Harry S. Truman once said, “It is amazing what you can accomplish if you do not care who gets the credit.” Or maybe it was theologian Benjamin Jowett. Or perhaps author, historian and minister Edward Everett Hale is the source of the quote. Depending on which quotation book or website you consult, these or several other people could deserve credit for saying you shouldn’t take unearned credit.
Of course, most people want recognition for the good things they accomplish, but sometimes they take unearned credit for the accomplishments of others. You don’t have to look far to find examples of academic plagiarism, patent infringement and even wrongful claims of battlefield heroics.
By exploring the ethics of unearned credit, you can help your Scouts learn to take credit only when credit is due — or to avoid it altogether. Here’s a story to get you started.
Ever since he earned his Readyman badge as a Webelos Scout, 14-year-old Brad Alford had dreamed of helping out in a real emergency. His chance came in a surprising setting: a high-school gathering at a local park.
It was spring break, and Brad and some friends had gathered at Gardiner Park to grill burgers, toss around a Frisbee and hang out. As Brad manned the grill, he saw his friend Paolo Guerrero dive for a Frisbee and do a face-plant on the parking lot pavement. Brad ran over to help, yelling for his other friends to follow. But that’s about all he did. When he saw blood streaming down Paolo’s face, Brad felt faint and had to sit down. Bethany Wilberforce — who wasn’t even a Venturer or Girl Scout — took over, applying direct pressure and sending someone to find a first-aid kit. Eventually, Brad did pitch in to help with bandages, but he felt like a failure.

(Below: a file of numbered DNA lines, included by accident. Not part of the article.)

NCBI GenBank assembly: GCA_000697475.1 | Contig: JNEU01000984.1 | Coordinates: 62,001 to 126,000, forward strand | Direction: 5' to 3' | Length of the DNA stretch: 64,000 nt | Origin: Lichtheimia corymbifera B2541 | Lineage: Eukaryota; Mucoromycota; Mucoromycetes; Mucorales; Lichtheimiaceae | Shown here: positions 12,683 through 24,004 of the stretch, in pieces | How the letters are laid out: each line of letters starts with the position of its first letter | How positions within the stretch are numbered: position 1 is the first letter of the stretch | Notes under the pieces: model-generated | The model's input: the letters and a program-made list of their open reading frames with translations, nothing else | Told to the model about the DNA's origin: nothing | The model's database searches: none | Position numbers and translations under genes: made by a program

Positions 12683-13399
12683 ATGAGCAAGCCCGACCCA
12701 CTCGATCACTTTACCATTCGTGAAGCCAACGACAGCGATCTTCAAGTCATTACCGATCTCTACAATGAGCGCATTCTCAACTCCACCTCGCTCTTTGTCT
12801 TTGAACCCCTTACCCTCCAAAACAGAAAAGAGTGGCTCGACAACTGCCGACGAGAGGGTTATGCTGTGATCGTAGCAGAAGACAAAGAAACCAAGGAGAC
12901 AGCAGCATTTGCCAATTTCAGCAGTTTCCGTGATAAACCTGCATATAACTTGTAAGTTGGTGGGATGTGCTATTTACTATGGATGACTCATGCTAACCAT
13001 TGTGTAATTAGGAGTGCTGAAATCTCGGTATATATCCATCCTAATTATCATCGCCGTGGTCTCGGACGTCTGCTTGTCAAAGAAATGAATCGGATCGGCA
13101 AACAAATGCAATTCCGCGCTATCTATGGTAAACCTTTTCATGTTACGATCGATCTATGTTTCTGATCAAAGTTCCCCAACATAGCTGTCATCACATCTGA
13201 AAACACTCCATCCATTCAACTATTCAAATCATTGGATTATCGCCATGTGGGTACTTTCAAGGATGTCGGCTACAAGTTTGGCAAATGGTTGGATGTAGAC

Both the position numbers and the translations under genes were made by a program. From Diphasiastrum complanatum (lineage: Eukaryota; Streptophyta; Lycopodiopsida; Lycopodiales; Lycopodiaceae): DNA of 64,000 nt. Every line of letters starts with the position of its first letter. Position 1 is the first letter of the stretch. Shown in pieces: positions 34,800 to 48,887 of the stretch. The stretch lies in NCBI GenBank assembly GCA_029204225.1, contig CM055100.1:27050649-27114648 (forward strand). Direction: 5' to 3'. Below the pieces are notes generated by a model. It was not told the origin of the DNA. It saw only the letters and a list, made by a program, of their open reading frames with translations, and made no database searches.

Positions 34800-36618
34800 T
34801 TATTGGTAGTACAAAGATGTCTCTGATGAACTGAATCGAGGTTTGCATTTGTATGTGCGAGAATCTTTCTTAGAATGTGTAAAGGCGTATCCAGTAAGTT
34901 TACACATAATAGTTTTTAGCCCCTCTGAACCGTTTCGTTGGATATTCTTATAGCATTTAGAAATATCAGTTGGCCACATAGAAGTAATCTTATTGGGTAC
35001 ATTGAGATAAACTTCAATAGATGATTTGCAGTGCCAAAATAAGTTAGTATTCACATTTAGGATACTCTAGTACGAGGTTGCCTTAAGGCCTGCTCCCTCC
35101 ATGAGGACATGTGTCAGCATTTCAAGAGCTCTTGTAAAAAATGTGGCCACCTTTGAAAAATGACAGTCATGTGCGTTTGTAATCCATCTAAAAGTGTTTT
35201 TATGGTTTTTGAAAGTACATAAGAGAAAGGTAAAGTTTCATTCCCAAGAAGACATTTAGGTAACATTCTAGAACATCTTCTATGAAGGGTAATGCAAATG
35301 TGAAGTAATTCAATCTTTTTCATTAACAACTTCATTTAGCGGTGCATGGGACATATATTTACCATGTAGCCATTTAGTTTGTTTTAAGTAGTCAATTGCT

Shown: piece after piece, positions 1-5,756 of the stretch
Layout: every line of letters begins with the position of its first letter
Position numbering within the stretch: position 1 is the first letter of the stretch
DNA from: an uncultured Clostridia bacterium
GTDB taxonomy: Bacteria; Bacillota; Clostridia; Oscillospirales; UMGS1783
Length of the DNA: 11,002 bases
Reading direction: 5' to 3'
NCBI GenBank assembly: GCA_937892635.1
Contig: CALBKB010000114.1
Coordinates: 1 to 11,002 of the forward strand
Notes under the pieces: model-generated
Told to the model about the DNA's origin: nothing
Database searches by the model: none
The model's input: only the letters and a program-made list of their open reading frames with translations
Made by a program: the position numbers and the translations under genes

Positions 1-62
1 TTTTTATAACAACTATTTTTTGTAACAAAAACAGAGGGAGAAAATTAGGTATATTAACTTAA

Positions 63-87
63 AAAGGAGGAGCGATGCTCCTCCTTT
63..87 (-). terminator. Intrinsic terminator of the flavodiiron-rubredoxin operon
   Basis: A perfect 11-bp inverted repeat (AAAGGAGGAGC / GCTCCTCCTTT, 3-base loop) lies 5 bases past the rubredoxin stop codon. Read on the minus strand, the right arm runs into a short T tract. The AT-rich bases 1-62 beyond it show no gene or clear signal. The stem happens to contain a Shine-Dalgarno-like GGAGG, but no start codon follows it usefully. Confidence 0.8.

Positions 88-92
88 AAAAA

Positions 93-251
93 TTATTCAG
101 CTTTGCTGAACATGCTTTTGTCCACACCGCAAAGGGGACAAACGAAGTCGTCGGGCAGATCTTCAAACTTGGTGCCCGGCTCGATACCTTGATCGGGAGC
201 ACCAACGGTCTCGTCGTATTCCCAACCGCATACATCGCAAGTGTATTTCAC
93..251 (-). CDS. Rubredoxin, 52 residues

Somehow, word got back to his Scoutmaster, Janet Hannibal, that Brad had acted bravely and appropriately. Mrs. Hannibal even gave him a certificate at the next troop meeting and held him up as an example of living the Scout slogan.
After reading the scenario with your Scouts, discuss the general idea of getting credit for good deeds:
- Is it OK to take credit for the good things you do? Why or why not?
According to the Boy Scout Handbook, the Scout slogan means “doing something to help others each day without expecting anything in return.” Does that mean you shouldn’t be recognized for your Good Turns? Explain your answer.
Next, discuss these questions:
- Brad feels like a failure. Is he?
- Does it matter that he failed to help only because he grew faint at the sight of blood (something that happens to lots of people)?
- Is his failure less significant because someone else was able to help Paolo?
- Brad did rally his friends to Paolo’s aid and ended up helping with bandages. Does that make his failure less significant?
- Discuss the misplaced credit Brad received:
- Brad feels bad about what he did and didn’t do, and he certainly didn’t brag about being a hero. How responsible is he for the misplaced credit he received?
- Should he have rejected the award from Mrs. Hannibal? Explain your answer.
- Would it make any difference if the award were more significant, say a BSA National Certificate of Merit or a cash prize of some sort? Explain your answer.
- Assume for a moment that he decides not to reject the award. What might happen if word gets back to Bethany that he is taking responsibility for what she did? What should he say to her?